The majesty of this place held us in rapt appreciation of that ancient culture. Silently and aloud all of us mused over the goings on at the original temple so long ago. Impressive as the building itself was, nothing could prepare us for the sight of Athena herself. Mortal is not quite the word when you stand before 42 feet of satin finished marble so finely sculpted as to give the impression the goddess was about to speak.
In order to maintain what had become a somewhat cramped schedule, we were again herded into the buses for the finally leg of our journey.
After experiencing the industry of the region and the broad historical scope of the community, we were now treated to local historical culture and architecture. As if transported via time machine, we were deposited at the door step of Belle Meade. Belle Meade was a true working southern plantation styled in the Victorian fashion circa 1853. The complex was owned initially by W.E. Harding and later brought by A. Jackson. (Neither related to either President) We were greeted by the white gloved butler who bade us welcome in the traditional fashion and handed us a brochure. Following the indicated path, we explored the main house. The mirrors, windows and ceilings were very high. The antiques including the house were completely authentic. Mannequins were dressed in period costume. It seems there was a wedding in progress. The Belle Meade curators were indeed presenting a display of wedding apparel. One wedding grown was especially notable in that the person for whom it was intended could not have been over four feet tall. The sophistication of the original residents of the home was apparent from the furnishing. However, out back was the out house. In all fairness, there was in fact a fully equipped bathroom, added sometime in the early 20th century. Beautifully tiled and having a full body shower, it was quite elegant.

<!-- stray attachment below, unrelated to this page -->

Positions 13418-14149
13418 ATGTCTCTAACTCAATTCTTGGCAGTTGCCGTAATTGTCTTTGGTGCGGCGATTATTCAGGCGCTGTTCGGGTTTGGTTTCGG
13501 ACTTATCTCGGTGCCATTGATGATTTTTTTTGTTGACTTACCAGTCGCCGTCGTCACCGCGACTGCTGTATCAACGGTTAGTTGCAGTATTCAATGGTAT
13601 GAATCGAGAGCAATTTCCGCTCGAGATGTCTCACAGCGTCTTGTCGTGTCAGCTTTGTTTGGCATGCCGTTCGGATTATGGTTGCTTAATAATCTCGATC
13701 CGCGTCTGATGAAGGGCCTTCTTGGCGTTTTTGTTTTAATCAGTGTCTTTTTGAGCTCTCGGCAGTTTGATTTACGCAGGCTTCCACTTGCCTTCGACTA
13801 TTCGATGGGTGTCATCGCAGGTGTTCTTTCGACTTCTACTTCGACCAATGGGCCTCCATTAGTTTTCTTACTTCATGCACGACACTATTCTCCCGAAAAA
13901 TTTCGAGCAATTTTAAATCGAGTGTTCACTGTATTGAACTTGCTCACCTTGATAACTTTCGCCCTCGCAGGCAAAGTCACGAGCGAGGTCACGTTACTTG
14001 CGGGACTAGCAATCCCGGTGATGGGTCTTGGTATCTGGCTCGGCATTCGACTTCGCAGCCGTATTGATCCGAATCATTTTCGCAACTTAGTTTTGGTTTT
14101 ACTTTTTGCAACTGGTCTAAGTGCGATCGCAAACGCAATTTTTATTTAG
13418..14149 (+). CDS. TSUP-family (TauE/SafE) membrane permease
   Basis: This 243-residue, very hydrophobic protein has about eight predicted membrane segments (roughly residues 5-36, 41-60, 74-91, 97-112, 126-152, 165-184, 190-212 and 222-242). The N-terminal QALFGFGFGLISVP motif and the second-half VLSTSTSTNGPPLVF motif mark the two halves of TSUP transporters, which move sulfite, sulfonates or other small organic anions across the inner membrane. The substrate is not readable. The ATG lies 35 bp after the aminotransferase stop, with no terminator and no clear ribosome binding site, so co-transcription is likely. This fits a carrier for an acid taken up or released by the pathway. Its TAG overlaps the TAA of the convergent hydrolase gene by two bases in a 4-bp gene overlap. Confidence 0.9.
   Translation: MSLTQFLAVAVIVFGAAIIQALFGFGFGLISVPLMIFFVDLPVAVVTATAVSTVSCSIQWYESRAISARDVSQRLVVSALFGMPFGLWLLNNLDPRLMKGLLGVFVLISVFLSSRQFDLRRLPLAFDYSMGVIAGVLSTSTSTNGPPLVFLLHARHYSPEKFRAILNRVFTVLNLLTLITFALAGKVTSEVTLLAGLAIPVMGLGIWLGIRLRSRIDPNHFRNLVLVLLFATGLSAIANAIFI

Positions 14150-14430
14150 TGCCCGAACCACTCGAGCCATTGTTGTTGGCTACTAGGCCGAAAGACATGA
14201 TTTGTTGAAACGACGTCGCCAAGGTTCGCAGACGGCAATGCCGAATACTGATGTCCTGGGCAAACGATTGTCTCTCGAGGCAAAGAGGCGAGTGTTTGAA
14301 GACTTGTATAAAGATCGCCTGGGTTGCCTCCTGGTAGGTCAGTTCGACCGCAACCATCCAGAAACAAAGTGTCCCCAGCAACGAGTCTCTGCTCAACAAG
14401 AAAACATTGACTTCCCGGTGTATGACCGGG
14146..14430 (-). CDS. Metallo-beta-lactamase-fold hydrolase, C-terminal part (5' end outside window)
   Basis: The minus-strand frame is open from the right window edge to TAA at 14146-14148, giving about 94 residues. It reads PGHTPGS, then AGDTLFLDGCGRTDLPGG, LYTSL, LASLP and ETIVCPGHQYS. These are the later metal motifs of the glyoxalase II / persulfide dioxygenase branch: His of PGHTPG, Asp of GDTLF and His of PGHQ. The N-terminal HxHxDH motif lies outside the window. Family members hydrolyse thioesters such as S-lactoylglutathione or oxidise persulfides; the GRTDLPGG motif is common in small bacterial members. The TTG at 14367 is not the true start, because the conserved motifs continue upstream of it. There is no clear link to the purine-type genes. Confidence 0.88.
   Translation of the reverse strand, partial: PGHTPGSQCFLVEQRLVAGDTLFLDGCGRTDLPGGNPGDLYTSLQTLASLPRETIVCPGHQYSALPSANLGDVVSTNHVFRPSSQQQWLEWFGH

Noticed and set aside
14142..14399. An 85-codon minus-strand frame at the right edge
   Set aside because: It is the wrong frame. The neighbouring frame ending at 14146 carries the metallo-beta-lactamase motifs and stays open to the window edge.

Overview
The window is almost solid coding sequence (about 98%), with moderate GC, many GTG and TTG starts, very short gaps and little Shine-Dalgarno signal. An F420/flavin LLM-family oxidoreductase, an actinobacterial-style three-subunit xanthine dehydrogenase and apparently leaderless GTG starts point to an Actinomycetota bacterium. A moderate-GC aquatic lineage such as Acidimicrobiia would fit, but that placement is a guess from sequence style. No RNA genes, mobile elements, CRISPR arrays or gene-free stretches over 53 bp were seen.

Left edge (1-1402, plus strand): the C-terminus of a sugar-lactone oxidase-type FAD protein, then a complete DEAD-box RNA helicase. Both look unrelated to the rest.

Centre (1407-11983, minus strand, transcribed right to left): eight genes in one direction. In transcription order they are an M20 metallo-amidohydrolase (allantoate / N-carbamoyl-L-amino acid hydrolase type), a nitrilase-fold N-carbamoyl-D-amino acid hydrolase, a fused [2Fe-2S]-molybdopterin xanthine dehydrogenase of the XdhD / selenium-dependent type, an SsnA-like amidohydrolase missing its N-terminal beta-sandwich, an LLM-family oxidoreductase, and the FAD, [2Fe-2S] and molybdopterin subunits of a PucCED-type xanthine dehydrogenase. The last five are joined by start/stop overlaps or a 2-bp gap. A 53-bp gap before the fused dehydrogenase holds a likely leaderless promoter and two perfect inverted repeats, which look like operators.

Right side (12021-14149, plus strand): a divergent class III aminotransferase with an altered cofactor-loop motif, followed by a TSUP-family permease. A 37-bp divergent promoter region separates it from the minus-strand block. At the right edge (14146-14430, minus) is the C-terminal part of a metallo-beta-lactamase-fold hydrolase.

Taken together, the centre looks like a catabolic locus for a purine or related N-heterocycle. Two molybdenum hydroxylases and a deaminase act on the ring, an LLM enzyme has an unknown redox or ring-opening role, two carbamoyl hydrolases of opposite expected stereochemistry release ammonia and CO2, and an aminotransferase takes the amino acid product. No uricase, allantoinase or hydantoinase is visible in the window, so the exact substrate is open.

The real purpose of our visit to Nashville was now soon at hand. Upon leaving the mansion our path lead to the livery. On the way we were serenaded by old country banjo and fiddle and served Mint Juleps. As we passed through the huge livery barn we noticed the walls were bedecked with tack and harness racing paraphernalia. Fringed surreys and work wagons told of the hard work and lifestyle of the 19th century. It also did not take long to notice the country vittles that would be our meal for the evening. Hmmm Good!
We exited the livery into a large circus tent filled with place settings for hundreds. Formally dressed attendants seated us and brought such other accoutrements as we required. We enjoyed the meal and pleasant conversation until the program began. After some brief acknowledgements and program modifications we were spellbound by a historical dramatization of the life and times of Raoul Wallenberg. Wallenberg was responsible for saving the lives of Jews during the Nazi era.
Those accepting the awards for us all had their picture taken before the awards dinner.
Many received awards this night and all were worthy. We wish all who contributed to our book could have attended. We hope that this small acknowledgement will impart a taste of the true Award. We did it and we did it well. The ceremonies in Nashville only confirmed what we already knew. North Central Oklahoma is rich in history and rich with the kind of people who care enough to tell it as it should be told.